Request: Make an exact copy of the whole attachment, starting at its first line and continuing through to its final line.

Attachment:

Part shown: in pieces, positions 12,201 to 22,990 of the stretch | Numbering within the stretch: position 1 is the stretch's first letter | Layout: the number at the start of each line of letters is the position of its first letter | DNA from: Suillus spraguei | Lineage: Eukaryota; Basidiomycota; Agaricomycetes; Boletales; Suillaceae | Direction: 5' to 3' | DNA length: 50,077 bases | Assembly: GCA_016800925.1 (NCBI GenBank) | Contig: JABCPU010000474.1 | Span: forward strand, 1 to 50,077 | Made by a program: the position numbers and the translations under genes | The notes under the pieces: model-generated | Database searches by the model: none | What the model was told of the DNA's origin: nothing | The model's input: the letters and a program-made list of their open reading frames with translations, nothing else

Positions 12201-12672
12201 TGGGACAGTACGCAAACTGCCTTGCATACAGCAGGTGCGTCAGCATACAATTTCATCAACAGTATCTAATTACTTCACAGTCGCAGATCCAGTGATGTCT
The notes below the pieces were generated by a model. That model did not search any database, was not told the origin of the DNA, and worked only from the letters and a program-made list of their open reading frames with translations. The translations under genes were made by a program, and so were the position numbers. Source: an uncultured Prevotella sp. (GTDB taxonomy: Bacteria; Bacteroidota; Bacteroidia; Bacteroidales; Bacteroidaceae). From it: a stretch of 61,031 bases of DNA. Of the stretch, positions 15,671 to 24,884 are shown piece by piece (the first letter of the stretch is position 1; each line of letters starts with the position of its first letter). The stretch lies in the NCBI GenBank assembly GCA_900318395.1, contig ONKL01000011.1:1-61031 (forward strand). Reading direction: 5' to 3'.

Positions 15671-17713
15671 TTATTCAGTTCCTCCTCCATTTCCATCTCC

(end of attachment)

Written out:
Part shown: in pieces, positions 12,201 to 22,990 of the stretch | Numbering within the stretch: position 1 is the stretch's first letter | Layout: the number at the start of each line of letters is the position of its first letter | DNA from: Suillus spraguei | Lineage: Eukaryota; Basidiomycota; Agaricomycetes; Boletales; Suillaceae | Direction: 5' to 3' | DNA length: 50,077 bases | Assembly: GCA_016800925.1 (NCBI GenBank) | Contig: JABCPU010000474.1 | Span: forward strand, 1 to 50,077 | Made by a program: the position numbers and the translations under genes | The notes under the pieces: model-generated | Database searches by the model: none | What the model was told of the DNA's origin: nothing | The model's input: the letters and a program-made list of their open reading frames with translations, nothing else

Positions 12201-12672
12201 TGGGACAGTACGCAAACTGCCTTGCATACAGCAGGTGCGTCAGCATACAATTTCATCAACAGTATCTAATTACTTCACAGTCGCAGATCCAGTGATGTCT
The notes below the pieces were generated by a model. That model did not search any database, was not told the origin of the DNA, and worked only from the letters and a program-made list of their open reading frames with translations. The translations under genes were made by a program, and so were the position numbers. Source: an uncultured Prevotella sp. (GTDB taxonomy: Bacteria; Bacteroidota; Bacteroidia; Bacteroidales; Bacteroidaceae). From it: a stretch of 61,031 bases of DNA. Of the stretch, positions 15,671 to 24,884 are shown piece by piece (the first letter of the stretch is position 1; each line of letters starts with the position of its first letter). The stretch lies in the NCBI GenBank assembly GCA_900318395.1, contig ONKL01000011.1:1-61031 (forward strand). Reading direction: 5' to 3'.

Positions 15671-17713
15671 TTATTCAGTTCCTCCTCCATTTCCATCTCC